The Canada Pension Plan Investment Board and McKinsey & Co. have just launched a joint research initiative that will focus on re-orienting institutional investors and their portfolio companies towards long-term value creation. As part of the project kick-off, Dominic Barton, Global Managing Director of McKinsey, and Mark Wiseman, President and CEO of CPPIB, released a sort of joint-white paper that outlines their rationale for doing this this project and what they hope to achieve. The document is well worth your time to read; it's full of interesting information and insights. Here are some of the highlights: Wiseman: "...the pervasiveness of short-termism stretches well beyond public markets into our investment world, our businesses, and into society as a whole. Personally I came to this realization in recent years as an increasing number of public company CEOs came to speak to me about going private. They wanted to do this, in almost every circumstance, not to make a quick buck, but because they were increasingly frustrated, in the public market context, about not being able to make the right long term decisions for their companies... If I had to boil our hypothesis today down to three words, they would be this: patience promotes prosperity. Barton:From thousands of meetings with CEOs, it is clear to me that executives are under increasing pressure from shareholders, analysts, the media and Boards to deliver short-term gains and explain short-term losses. Which is not helped when CEOs are increasingly given less time to demonstrate the impact of their decisions... To understand this issue in more detail CPPIB and McKinsey, through the McKinsey Quarterly, carried out a global survey of public and private directors and senior executives, we received more than 1,000 responses from around the world. 63% of those business leaders told us that the amount of pressure on their senior executives to demonstrate strong short-term financial performance has increased in the past five years... 55% of CFOs have indicated they would forgo an attractive capital investment project today if the investment led them to even marginally miss their quarterly earnings target... But in our global survey 44% of business leaders said their companys management team currently uses a primary time horizon of less than 3 years when they conduct a formal review of corporate strategy. Yet at the same time 73% said this primary time horizon should be more than 3 years 11% said it should be more than 10 years... Clearly, leaders are aware that they should be thinking longer-term. But the reality we face today is that few seem to be doing so. So the executives know what they have to do in order to create long term value, but they're not doing it because they want to to please short-term markets and stakeholders? Yeah, that sounds about right... As a plan for moving towards a longer-term, value-based orientation, the authors offer six ideas that they will investigate going forward: For Institutional Investors that requires: 1) An asset owner-led collaboration and engagement platform 2) Activated passive holdings 3) And a set of agreed upon engagement principles And for Corporate Boards that means: 1) Long-term value committees 2) New compensation models that reflect the workload Directors have, and reward them over at least a product or risk cycle 3) Narrative integrated reporting rather than quarterly earnings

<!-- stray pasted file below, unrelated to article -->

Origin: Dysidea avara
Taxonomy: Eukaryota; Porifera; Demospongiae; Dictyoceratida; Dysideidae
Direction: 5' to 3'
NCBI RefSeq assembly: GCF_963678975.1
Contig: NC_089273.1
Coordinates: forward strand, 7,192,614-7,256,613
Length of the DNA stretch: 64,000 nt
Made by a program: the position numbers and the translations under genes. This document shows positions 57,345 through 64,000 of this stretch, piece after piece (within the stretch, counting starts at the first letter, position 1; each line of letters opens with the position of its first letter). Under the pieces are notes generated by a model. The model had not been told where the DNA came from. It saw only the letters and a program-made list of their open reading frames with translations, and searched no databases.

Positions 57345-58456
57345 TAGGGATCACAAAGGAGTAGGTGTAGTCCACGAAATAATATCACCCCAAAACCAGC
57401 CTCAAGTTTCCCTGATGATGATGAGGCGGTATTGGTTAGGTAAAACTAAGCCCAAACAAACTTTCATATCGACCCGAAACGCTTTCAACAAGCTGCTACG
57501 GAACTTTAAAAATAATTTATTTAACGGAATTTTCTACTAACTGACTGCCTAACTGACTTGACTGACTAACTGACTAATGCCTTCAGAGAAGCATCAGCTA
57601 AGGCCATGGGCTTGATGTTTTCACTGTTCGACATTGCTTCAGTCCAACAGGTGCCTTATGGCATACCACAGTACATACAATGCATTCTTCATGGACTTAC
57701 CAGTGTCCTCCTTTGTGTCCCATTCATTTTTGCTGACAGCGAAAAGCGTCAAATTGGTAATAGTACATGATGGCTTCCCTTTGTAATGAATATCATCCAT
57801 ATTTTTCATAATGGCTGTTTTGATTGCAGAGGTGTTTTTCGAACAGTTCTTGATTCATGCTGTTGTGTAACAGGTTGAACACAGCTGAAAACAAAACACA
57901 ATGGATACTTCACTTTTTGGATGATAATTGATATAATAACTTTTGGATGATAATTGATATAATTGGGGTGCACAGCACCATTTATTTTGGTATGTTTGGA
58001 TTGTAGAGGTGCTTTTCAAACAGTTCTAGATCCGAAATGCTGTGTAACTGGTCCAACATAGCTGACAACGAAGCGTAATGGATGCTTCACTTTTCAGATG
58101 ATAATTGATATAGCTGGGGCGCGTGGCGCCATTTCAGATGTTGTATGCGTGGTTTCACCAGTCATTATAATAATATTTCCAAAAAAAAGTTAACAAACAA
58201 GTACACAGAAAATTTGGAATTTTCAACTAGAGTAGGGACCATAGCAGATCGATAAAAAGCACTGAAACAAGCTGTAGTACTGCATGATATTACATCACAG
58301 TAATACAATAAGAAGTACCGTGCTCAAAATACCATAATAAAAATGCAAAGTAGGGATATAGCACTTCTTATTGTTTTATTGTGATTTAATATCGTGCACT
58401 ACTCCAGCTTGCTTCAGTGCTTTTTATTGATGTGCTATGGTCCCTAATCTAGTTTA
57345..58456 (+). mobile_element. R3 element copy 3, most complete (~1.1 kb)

Anyway, congrats to these two guys and their organizations for taking the lead on such an important project. I look forward to seeing how it develops. Download the paper here.